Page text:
What Makes Lawyers Happy? It’s Not What You Think
by Paula Davis-Laack
Happy lawyer – sounds like an oxymoron, right? Having practiced law for seven years, I can’t think of many of my colleagues who I would classify as happy, or even mildly enthusiastic. More troubling, when I ask my lawyer audiences how many would pick this profession if they had to do it all over again, very few hands go up. The law is a well-regarded profession (despite all of the lawyer jokes you hear) that affords most in it a very comfortable income, prestige and respect – something is missing.
I recently spoke at a conference on lawyer well-being and was thrilled to co-present with one of my favorite law professors, Larry Krieger. Krieger, together with social scientist Ken Sheldon, authored a groundbreaking study examining lawyer satisfaction. They discovered that the things that lawyers think will make them happy long-term in the profession (e.g., money, prestige, making partner, status) are exactly the opposite of what actually does lead to well-being in the law, and scientifically, have little to no correlation with happiness. Rather, it’s these three pathways that most strongly correlate with long-term well-being:
1. Autonomy. Lawyers who are highly autonomous feel like they can make their preferred choices and can express themselves authentically. This was a consistent problem for me as an attorney because I often felt like I left the best of who I was in the car. I would pull into the parking structure and become “Paula the lawyer” – the person I thought I needed to be to be successful in the law – rather than the person I really was who was already a success.
Working with people who actively support this need in others is strongly tied to well-being, while working with a partner with a more controlling style is predictably de-motivating. Importantly, autonomy-support can be taught, and research shows that even formerly controlling teachers can be trained to provide better autonomy support to students. In fact, businesses that supported an autonomous environment (versus top-down direction) grew at four times the rate of control-oriented companies and had one-third the turnover.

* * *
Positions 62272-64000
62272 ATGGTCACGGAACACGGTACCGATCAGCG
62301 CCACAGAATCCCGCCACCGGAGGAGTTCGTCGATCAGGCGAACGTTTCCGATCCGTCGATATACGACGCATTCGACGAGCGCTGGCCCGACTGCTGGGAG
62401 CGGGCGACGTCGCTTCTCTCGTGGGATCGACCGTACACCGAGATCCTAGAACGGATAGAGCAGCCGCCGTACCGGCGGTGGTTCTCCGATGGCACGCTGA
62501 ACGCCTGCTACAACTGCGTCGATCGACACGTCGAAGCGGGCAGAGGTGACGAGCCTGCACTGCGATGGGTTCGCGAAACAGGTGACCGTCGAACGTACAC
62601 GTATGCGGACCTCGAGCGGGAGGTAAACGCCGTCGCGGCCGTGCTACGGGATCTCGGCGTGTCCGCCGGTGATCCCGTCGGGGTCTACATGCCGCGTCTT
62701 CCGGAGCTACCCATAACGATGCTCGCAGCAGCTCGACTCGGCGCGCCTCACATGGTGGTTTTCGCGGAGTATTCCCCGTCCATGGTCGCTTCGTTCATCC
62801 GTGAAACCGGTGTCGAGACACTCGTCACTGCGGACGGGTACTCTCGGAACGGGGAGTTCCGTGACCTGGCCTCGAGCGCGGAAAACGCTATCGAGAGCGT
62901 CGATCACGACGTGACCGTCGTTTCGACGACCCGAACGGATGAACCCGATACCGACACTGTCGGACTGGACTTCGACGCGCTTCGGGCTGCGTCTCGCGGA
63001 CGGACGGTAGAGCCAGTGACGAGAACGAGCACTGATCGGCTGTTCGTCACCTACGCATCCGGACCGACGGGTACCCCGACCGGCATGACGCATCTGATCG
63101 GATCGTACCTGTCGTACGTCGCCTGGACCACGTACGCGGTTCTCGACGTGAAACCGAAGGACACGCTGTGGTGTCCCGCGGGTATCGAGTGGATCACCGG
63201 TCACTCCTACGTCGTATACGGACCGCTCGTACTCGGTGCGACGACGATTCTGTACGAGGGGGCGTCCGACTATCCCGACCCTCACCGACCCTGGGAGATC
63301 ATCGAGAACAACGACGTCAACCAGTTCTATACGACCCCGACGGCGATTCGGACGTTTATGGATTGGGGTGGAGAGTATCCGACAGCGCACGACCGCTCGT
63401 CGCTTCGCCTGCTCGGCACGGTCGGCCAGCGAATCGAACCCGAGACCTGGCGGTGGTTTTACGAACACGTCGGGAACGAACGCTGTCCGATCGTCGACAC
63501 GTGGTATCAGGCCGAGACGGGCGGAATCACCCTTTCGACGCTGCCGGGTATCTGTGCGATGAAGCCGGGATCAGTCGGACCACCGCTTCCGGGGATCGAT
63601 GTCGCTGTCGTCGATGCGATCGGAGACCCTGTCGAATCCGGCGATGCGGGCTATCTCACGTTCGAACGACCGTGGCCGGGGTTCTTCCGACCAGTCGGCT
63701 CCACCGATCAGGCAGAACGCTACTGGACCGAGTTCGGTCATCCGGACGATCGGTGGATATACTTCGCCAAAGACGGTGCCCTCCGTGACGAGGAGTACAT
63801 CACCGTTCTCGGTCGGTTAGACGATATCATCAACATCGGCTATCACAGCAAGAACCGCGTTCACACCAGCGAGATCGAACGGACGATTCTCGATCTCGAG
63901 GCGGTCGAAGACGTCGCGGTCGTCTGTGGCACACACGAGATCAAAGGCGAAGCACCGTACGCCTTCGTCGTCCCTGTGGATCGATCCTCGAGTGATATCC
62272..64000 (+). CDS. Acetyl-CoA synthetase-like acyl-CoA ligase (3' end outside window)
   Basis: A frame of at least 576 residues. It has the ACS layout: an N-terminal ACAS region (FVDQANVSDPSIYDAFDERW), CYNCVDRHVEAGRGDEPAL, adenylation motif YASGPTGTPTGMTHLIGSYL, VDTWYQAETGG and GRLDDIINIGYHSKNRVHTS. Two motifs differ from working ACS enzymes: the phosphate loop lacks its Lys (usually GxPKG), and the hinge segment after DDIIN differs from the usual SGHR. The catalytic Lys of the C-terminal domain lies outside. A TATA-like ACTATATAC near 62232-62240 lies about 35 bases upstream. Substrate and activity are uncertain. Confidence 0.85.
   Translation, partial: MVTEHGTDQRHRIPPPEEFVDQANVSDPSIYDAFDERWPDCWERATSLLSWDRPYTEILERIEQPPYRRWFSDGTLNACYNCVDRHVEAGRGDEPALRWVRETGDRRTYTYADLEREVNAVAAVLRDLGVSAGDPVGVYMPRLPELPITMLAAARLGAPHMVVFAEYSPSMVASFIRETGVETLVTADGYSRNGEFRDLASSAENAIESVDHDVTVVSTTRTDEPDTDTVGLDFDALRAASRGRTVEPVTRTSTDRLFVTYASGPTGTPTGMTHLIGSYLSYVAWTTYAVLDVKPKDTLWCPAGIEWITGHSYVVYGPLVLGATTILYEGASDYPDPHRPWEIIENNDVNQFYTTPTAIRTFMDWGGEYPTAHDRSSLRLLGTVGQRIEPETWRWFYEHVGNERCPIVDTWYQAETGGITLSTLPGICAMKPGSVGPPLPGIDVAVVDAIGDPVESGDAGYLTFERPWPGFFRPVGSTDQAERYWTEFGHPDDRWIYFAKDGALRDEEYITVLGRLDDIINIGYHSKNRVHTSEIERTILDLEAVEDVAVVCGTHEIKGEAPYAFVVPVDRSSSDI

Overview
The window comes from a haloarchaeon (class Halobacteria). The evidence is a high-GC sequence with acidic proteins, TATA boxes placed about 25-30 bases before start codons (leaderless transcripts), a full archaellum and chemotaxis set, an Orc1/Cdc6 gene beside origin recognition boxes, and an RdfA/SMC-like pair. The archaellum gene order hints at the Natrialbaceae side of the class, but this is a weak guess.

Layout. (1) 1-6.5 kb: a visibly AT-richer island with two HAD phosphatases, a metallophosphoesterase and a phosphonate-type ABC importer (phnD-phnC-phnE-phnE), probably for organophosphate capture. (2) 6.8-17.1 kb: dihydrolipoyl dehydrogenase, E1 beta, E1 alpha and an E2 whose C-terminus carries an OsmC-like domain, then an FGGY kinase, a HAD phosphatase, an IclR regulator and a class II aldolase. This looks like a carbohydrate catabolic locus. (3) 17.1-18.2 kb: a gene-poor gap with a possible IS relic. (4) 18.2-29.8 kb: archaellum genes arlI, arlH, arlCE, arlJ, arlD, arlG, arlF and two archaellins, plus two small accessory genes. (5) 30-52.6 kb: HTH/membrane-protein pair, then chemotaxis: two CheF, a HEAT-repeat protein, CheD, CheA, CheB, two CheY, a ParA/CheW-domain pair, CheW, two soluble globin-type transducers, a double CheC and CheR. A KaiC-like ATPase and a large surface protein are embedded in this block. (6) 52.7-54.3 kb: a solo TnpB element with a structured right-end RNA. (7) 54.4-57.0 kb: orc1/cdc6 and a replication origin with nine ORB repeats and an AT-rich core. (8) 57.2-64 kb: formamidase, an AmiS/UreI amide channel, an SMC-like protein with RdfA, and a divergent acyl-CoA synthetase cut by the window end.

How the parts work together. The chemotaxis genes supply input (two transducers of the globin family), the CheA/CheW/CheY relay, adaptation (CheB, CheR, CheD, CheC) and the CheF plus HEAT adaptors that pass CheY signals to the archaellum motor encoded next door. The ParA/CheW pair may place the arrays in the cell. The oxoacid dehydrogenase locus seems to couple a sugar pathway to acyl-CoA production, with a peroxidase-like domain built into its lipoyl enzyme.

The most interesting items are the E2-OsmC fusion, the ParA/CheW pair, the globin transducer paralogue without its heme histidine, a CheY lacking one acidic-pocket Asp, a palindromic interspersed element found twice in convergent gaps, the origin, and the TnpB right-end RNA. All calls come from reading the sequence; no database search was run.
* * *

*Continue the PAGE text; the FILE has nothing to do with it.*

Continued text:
2. Mastery. Happy lawyers are the masters of their domain. Mastery is your desire to get better at something that matters to you, to feel competent and be successful at difficult tasks. Getting frequent feedback (especially about what is going right as you develop your practice), coaching in areas that need development, and mentoring all help to develop a sense of mastery.
3. Relatedness. Relatedness is how you connect, or relate to others, and whether you feel a sense of belonging at work. Chronic incivility depletes the legal profession’s one true resource – its people. Collegiality, on the other hand, fosters psychological safety – the feeling that the work environment is trusting, respectful and a safe place to take risks. When lawyers don’t feel psychologically safe, they are less likely to seek or accept feedback, experiment, discuss errors and to speak up about potential or actual problems.
Harvard Law School professors Scott Westfahl and David Wilkins emphasize the importance of networks and connecting in their recent Stanford law review article. Networks and connections allow lawyers to leverage their technical and professional skills in new ways, collaborate meaningfully to solve complex client problems and provide the space to find different ideas, people and opportunities. Sheldon and Krieger’s study further supports the assertion that relationships, in all forms (to self, others, work, community and to your direct partner/supervisor) are the ultimate key to lasting satisfaction in the legal profession.
Westfahl and lawyer/consultant Avery Blank offer these other suggestions to build the three pathways outlined above: (1) give attorneys greater responsibility for hiring, pro bono and charitable activities, including real leadership roles; (2) ask associates to develop new training, lateral integration programs, metrics for success and report regularly to management about associate preparedness and perceived gaps; and (3) provide more opportunities for lawyers to write, speak and otherwise represent the firm through activities that can also promote business development.
Lawyers are like everyone else in terms of what they need to feel satisfied and happy at work, but their training can interfere with their capacity to meet these needs of autonomy, connection and mastery. Professionally, lawyers are responsible for doing all of the due diligence in a matter, analyzing what could go wrong in a situation and steering their clients away from negative impact. That’s important when lawyers are engaged in the practice of law; however, when lawyers practice looking at issues through such a pessimistic, rigid lens 12-14 hours a day, that thinking style becomes harder to turn off when it’s not needed. Ultimately, it can undercut leadership capabilities, interactions with clients, staff and family and the way life is viewed generally.
So yes, happiness is in fact possible in the legal profession; firms, organizations and the individuals in them simply need to pay attention to what actually cultivates it, which is often the opposite of what society tells us really matters.
Author: Paula Davis-Laack